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Careless Love

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Careless Love

Careless Love is a traditional song based on a folk melody of obscure origin, and the numerous versions of its lyrics usually feature abandoned love and heartbreak or tragic death.

What is known for certain about the song’s early history is that by 1900 it was a standard in the repertory of Buddy Bolden and his band in New Orleans. Bolden, a cornetist who played music “by ear,” adapted music he heard to create his own blend of rag-time, black sacred music, marching-band music and rural blues. Though no known recordings of his band survive and he was not the first musician to play the music that came to be called jazz, he is credited with being the first musician to popularize it and to provide a base from which it could grow.

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Buddy Bolden Band 1905


However, it would fall to another cornetist, William Christopher “W.C.” Handy, to ensure the survival of Careless Love. In his autobiography, Father of the Blues, W.C. Handy wrote that he first played the melody of “Careless Love” in 1892, as a young musician in his native state of Alabama. He didn’t say where he first heard the melody, only that it had come to be popular all over the South.

Careless Love


A few years later, when he was working in a brass band that was performing in Henderson, Kentucky, he heard one version of the lyrics for “Careless Love.” He recalled, “In Henderson I was told that the words of “Careless Love” were based on a tragedy in a local family, and one night a gentleman of that city’s tobacco-planter aristocracy requested our band to play and sing this folk melody, using the following words:

You see what Careless Love has done,
You see what Careless Love has done,
You see what Careless Love has done,
It killed the Governor’s only son.

We did out best with these lines and then went into the second stanza:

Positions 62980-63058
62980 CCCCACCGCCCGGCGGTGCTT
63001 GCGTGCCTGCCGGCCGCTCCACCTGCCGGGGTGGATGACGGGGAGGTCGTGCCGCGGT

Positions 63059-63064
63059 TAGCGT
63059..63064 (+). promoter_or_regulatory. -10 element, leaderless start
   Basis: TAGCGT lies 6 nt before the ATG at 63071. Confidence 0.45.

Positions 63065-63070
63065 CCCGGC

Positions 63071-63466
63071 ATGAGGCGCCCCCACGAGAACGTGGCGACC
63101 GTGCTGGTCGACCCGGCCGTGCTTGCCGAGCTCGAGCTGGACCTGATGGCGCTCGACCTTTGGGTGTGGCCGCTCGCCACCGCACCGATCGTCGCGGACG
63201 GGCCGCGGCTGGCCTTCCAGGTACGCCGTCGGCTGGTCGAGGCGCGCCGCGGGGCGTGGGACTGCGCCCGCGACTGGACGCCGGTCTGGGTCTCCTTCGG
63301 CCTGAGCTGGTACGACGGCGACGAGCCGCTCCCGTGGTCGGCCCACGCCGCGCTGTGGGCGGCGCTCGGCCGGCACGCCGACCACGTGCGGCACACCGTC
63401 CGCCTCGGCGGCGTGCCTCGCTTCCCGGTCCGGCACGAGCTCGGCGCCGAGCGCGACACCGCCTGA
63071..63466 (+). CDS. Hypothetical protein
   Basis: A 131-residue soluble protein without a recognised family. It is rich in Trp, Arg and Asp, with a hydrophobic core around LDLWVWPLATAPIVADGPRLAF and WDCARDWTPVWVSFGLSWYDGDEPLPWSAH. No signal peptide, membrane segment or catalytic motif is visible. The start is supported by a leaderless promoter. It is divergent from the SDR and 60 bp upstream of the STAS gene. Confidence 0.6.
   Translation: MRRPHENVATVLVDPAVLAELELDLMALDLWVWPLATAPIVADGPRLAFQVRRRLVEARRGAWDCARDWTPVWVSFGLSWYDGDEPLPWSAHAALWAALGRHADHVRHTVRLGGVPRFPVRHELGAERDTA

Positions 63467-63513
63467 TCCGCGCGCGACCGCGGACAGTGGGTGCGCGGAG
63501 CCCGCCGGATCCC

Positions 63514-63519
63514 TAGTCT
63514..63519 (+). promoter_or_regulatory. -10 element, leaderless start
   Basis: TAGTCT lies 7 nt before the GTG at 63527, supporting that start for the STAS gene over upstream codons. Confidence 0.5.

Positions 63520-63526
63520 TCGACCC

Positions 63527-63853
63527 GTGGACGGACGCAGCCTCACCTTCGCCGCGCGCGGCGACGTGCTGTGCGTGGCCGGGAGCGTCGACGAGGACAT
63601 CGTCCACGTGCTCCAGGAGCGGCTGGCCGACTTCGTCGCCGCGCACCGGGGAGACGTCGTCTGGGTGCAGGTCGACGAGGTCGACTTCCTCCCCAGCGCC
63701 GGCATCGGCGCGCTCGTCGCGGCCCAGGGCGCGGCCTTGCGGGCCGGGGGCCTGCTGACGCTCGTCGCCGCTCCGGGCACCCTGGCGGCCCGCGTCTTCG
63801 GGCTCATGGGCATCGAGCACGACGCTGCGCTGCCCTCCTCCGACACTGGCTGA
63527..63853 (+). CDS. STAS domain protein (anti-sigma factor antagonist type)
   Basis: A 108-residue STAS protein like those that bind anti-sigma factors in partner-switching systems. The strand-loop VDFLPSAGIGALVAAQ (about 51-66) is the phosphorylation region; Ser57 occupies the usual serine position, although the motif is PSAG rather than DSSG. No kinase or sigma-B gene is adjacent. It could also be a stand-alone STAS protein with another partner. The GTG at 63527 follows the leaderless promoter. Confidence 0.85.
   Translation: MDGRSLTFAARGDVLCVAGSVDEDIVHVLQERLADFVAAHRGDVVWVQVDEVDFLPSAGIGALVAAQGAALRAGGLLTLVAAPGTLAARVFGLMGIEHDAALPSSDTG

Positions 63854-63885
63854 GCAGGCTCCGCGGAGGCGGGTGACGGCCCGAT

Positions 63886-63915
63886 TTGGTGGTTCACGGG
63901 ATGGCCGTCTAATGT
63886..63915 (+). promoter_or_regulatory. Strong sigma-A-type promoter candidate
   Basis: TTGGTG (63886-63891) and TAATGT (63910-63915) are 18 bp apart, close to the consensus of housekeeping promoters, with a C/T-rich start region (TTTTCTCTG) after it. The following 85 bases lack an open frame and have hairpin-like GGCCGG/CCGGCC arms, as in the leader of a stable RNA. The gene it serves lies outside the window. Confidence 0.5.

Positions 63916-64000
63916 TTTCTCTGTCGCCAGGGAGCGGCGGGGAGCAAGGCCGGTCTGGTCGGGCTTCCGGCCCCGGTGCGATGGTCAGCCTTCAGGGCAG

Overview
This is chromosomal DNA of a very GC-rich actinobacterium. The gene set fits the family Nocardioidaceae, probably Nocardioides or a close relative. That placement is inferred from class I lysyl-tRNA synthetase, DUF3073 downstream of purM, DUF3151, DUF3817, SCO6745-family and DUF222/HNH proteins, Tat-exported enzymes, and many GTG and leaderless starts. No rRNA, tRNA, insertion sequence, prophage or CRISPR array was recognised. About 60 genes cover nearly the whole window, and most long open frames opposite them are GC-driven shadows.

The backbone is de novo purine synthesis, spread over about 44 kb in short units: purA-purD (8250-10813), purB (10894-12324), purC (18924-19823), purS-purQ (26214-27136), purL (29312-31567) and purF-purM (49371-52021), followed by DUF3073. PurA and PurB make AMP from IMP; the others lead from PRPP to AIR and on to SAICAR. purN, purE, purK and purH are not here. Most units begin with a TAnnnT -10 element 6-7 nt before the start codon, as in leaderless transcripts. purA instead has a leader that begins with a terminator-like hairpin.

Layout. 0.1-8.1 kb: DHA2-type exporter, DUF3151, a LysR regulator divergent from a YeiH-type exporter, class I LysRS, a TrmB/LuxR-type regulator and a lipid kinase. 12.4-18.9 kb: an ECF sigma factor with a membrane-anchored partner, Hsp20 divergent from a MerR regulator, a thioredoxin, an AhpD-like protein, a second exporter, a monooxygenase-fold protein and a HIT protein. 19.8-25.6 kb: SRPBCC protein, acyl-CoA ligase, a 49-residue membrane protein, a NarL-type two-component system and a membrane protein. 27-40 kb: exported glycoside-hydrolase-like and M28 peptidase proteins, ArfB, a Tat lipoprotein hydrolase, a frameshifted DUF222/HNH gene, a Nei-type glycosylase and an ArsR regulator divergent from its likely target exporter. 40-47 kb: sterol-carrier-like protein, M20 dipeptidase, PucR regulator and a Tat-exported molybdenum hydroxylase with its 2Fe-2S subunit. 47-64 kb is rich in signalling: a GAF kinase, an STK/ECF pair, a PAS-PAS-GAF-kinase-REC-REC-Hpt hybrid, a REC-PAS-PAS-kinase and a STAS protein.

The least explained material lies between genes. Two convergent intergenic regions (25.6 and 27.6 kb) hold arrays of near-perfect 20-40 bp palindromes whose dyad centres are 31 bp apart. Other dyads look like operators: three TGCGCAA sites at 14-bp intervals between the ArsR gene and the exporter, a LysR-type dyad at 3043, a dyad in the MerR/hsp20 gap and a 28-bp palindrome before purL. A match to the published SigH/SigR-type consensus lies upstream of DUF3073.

Poor Archie didn’t mean no harm,
Poor Archie didn’t mean no harm,
Poor Archie didn’t mean no harm –

But there the song ended. The police stepped in and stopped us. The song, they said, was a reflection on two prominent families. “Careless Love” had too beautiful a melody to be lost or neglected, however, and I was determined to preserve it.”



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Young W.C. Handy in Memphis


It took Handy years to figure out what words to put to the folk melody to give it a place in a modern setting. Finally, in the early 1920s, he got his inspiration from an itinerant preacher he happened to hear on the corner of 45th Street and Broadway in New York City. The preacher thundered that everything had become adulterated, and it caused Handy to think the same was true for love as well. That week he went to Chicago, and while sitting in a barbershop there, he wrote the song Loveless Love, applying his own lyrics to the “Careless Love” melody with the verse in the three-line blues form.

He began with the line “Love is like a gold brick in a bunko game,” and then went on to compare loveless love to artificial food and synthetic goods.

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W.C. Handy


Handy completed the orchestration for Loveless Love and asked Erskine Tate, bandleader of the Vendome Orchestra, a well-known Chicago big band, to play it for him. After hearing it played, he decided it was “all right” and immediately sent a copy to the printer. He was so eager to hear the song performed that he said, “Without waiting to receive a printed copy, however, I taught “Loveless Love” to Alberta Hunter, and she sang it at the Dreamland cabaret. It made a bull’s-eye. Before Alberta reached my table on the night she introduced the song, her tips amounted to sixty-seven dollars. A moment later I saw another lady give her twelve dollars for “Just one more chorus.” I knew then and there that we had something on our hands and the later history of the song bore this out.”

Alberta Hunter, a jazz and blues singer who had risen to prominence performing in Chicago clubs, was headlining at the Dreamland Ballroom, the most prestigious venue for black entertainers at that time.

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Alberta Hunter